Scientists have made a lot of new cardiac technologies that will help treat the patients better in the coming year 2015.
The American College of Cardiology has jotted down some advanced technologies like wearable technologies, possible changes to stenting practices, state legislation on energy drinks, expanded use of minimally invasive heart repair procedures, and the development of a new class of cholesterol lowering drugs that would make news in 2015.
Wearable technologies to monitor a person's health outside their physician's office would play an increasing role in health care as these devices can measure pulse rate and use sensors to track length and type of exercise.
Recommendations are there for young athletes for eligibility and temporary or permanent disqualification of athletes with heart conditions from participation in competitive sports. It also discusses the use of performance-enhancing substances and dietary supplements, diagnostic testing strategies, legal considerations and other topics.
An alternative to open heart surgery, transcatheter aortic valve replacement, has been available in the United States for inoperable patients. So far, these new heart repair options are only available for high risk patients, including those considered too frail for surgery.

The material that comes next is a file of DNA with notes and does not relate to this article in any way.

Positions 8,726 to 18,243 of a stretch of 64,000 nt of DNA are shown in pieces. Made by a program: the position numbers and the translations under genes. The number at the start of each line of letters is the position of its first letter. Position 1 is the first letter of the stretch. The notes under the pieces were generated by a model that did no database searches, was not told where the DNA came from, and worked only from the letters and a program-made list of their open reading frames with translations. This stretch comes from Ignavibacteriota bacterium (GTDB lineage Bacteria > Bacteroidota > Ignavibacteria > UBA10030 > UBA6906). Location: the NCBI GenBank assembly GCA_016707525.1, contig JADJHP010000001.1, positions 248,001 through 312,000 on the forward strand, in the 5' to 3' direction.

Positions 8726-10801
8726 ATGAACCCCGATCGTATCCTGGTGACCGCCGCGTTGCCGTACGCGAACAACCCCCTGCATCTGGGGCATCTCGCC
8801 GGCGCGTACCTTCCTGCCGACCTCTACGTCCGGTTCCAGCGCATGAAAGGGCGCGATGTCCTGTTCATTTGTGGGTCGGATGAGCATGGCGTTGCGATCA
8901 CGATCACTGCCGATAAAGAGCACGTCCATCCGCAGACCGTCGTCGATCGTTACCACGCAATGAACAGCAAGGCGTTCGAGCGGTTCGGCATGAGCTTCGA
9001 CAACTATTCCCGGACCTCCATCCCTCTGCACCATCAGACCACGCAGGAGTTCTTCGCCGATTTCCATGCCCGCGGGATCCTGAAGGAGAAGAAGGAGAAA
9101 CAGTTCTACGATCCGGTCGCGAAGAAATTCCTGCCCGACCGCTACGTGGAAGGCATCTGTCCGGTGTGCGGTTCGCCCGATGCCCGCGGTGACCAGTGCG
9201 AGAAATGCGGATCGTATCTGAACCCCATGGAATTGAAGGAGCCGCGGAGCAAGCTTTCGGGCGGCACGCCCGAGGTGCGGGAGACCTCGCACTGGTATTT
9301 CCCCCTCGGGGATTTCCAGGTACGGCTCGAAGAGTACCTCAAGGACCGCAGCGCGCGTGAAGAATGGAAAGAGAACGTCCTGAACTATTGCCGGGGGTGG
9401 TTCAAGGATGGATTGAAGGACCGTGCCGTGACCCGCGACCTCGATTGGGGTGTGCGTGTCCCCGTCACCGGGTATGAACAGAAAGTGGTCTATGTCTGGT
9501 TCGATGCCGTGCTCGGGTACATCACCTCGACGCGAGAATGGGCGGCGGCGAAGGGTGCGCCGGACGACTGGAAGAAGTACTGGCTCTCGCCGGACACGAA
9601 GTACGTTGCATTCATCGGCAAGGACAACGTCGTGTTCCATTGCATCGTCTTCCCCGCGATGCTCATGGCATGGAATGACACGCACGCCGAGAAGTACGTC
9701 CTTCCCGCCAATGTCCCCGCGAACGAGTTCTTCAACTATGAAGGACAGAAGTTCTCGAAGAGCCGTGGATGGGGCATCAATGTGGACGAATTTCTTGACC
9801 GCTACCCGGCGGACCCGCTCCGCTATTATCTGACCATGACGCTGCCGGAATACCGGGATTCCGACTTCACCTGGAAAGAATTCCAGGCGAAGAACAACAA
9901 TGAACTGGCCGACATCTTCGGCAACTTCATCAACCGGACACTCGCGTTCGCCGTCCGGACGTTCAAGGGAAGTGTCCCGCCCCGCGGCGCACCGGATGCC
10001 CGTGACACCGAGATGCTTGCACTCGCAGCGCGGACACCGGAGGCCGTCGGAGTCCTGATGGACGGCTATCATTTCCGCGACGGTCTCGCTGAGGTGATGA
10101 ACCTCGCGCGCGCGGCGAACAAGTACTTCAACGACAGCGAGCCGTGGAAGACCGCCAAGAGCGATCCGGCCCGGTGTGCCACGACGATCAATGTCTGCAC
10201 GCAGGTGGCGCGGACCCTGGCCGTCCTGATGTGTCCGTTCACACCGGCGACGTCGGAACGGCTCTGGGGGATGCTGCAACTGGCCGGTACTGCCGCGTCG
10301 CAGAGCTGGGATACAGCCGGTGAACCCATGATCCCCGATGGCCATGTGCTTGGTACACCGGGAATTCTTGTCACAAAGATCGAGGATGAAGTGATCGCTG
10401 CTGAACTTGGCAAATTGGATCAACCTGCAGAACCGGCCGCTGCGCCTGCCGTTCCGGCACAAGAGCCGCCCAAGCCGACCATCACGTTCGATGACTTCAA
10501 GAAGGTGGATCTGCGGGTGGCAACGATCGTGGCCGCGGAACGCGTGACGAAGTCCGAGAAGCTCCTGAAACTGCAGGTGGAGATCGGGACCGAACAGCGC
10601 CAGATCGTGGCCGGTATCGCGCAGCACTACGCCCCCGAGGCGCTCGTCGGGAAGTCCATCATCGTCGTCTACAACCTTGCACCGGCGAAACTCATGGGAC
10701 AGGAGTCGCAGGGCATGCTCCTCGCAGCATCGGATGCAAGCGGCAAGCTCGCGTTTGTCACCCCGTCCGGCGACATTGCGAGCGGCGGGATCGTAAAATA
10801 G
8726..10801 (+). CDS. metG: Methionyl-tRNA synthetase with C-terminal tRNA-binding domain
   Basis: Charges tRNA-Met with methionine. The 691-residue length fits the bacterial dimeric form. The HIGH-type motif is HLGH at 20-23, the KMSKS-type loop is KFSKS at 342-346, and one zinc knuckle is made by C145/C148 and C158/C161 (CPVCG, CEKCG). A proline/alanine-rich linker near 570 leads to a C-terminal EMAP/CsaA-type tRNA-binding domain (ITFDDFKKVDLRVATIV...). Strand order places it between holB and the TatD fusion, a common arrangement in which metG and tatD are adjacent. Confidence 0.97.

Food and Drug Administration was expected to make a decision on whether to approve edoxaban, as this would be the fourth drug on the market as an alternative to warfarin, which for decades was widely prescribed for patients to prevent strokes due to atrial fibrillation.
PCSK9 inhibitors, a new class of cholesterol-lowering medications that would dramatically lower levels of low-density lipoprotein (LDL), known as "bad" cholesterol, especially in patients with unusually high blood cholesterol levels that don't respond to other treatments.
Research has shown that comprehensive, exercise-based cardiac rehabilitation reduces mortality rates in patients after myocardial infarction. Diet and physical activity both prevent and help treat many established atherosclerotic risk factors, including elevated blood pressure, insulin resistance and glucose intolerance, elevated triglyceride concentrations, and obesity.
Team-based care continues to grow; state legislatures are likely to weigh in on issues of training adequacy, reimbursement, and patient safety, as it fosters collaboration and leverage each team member's unique skills, knowledge and training.
Legislation is likely to emerge the growing abuse of energy drinks among children and scholastic athletes, at a state level. Many medical communities believe that the increased number of children who visit their offices and emergency rooms after consuming energy drinks merits changes in public policy aimed at reducing consumption by minors.